Whanganui retiree Bruce Campbell was shocked to discover on a recent trip to Taupo that a visit to any of the town’s GP practices cost less than half what he pays at home.

Doctors in Whanganui are charging up to $40.50 for a visit, while Taupo residents never pay more than $18.

He said Taupo was a wealthier town than Whanganui, yet it cost considerably less for a visit to the GP there.

“You would get no more depressed area than Whanganui,” Mr Campbell said.

“Whanganui would have one of the highest levels of socio-economic problems.”

Approximately 12 per cent of residents in the Whanganui district received a Work and Income benefit in the last quarter, compared with 6 per cent of residents in Taupo.

All of Taupo’s three GP practices were part of the Very Low Cost Access (VLCA) scheme, where practices with 50 per cent “high needs” patients are given extra funding.

Practices that qualified were required to keep their prices at $18 or lower in exchange for the added funds.

Just two of Whanganui’s 10 GP practices – Gonville Health Centre and Te Oranganui Medical Centre – are part of the VLCA scheme.

And recently, Castlecliff Health has raised its fees from $18 to $35 for a doctor’s visit, due to rising costs.

Research published in the New Zealand Medical Journal recently said one in six adults did not visit their GP because of the cost.

And Labour health spokesman David Clark said the rising cost of a GP visit was due to underfunding of the health sector.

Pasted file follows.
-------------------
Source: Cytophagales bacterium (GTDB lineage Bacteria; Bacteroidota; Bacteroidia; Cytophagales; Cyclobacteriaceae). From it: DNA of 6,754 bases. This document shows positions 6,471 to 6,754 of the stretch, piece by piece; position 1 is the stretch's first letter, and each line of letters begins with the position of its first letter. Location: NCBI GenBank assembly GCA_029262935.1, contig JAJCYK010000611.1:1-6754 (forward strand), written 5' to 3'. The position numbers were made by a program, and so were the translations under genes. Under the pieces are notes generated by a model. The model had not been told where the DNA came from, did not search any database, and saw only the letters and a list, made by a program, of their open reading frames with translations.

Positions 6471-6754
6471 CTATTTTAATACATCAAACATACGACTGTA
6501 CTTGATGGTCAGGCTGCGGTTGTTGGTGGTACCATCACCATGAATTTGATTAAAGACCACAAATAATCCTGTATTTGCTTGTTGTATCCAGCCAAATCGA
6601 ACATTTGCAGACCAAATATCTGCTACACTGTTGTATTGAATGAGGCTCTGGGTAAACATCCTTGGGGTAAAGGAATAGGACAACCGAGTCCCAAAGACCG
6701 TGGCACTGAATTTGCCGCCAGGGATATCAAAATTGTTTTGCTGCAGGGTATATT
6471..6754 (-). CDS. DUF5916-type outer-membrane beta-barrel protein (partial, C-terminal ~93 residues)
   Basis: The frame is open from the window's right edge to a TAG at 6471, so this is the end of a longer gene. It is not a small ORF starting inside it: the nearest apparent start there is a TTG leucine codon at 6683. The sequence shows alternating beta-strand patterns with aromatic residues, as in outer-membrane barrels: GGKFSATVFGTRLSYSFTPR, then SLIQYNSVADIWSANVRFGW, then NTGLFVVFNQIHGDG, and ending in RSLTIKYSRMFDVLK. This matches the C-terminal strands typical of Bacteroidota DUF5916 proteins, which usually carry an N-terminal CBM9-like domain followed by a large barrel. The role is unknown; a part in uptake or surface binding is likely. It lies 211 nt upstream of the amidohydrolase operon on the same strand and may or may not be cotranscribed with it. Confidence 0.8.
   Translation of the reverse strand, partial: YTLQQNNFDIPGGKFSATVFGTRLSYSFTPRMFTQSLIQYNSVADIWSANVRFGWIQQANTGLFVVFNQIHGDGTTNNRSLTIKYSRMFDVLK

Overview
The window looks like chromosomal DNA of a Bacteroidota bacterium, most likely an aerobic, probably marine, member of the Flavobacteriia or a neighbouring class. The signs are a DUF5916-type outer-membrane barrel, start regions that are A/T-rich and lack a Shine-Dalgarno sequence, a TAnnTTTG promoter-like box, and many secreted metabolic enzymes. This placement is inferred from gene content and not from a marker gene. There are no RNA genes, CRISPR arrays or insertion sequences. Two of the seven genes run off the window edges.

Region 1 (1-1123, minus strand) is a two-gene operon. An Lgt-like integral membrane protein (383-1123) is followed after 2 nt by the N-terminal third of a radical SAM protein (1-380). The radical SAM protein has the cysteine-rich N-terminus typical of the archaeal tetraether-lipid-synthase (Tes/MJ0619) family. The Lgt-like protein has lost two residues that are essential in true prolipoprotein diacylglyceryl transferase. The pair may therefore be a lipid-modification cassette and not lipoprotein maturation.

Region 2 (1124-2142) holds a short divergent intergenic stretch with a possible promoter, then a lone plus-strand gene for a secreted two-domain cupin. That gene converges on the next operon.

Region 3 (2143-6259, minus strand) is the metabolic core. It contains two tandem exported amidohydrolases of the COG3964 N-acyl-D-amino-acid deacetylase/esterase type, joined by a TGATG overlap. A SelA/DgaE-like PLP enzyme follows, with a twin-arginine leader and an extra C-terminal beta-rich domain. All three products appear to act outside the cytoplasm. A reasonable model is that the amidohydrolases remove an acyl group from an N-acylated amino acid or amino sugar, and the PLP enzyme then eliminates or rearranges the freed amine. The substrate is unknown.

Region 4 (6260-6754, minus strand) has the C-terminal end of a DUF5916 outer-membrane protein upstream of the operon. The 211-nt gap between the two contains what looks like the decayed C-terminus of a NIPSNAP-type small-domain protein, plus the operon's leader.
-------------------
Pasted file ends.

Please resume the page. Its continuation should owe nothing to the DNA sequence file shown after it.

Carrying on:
“The average GP fee has increased from $29.11 in 2008 to $40.71 in 2016 with some people paying up to $70 a visit,” Mr Clark said.

Charges at Whanganui Hospital are also an issue for Mr Campbell.

The hospital’s shared triage and reception with Whanganui Accident and Medical (WAM) means some patients will be referred to a service they must pay for.

“We’re the only hospital in the central region where you have to pay to go to the emergency department,” Mr Campbell said.

“The health board are just not doing their job.”

WAM is run by the Whanganui Regional Health Network and its chief executive Judith MacDonald said emergency departments in New Zealand were getting overwhelmed.

She said WAM was re-sited and incorporated in the hospital alongside the emergency department some years ago.

“Prior to re-location to the hospital campus, the service was in Wicksteed Street, but patients said they wanted access to a ‘one-stop shop’ where they could get access to doctor and nurse care, diagnostics (X-ray and lab) and if they got sicker could easily be transferred to emergency without having to drive across town.”

Ms MacDonald said WAM was primary care and not fully subsidised by the government so, other than under-13 children, patients had to pay a fee for urgent care.

“WAM provides care for over 20,000 people per year, so it’s not hard to see if all those patients were able to walk directly into the emergency department the service would soon get overwhelmed, and people who needed hospital level care would have to wait longer than was acceptable or safe.”

She said the WAM model had attracted a lot of interest from other communities across the region, with a number of visits to view the WAM/emergency department in Whanganui.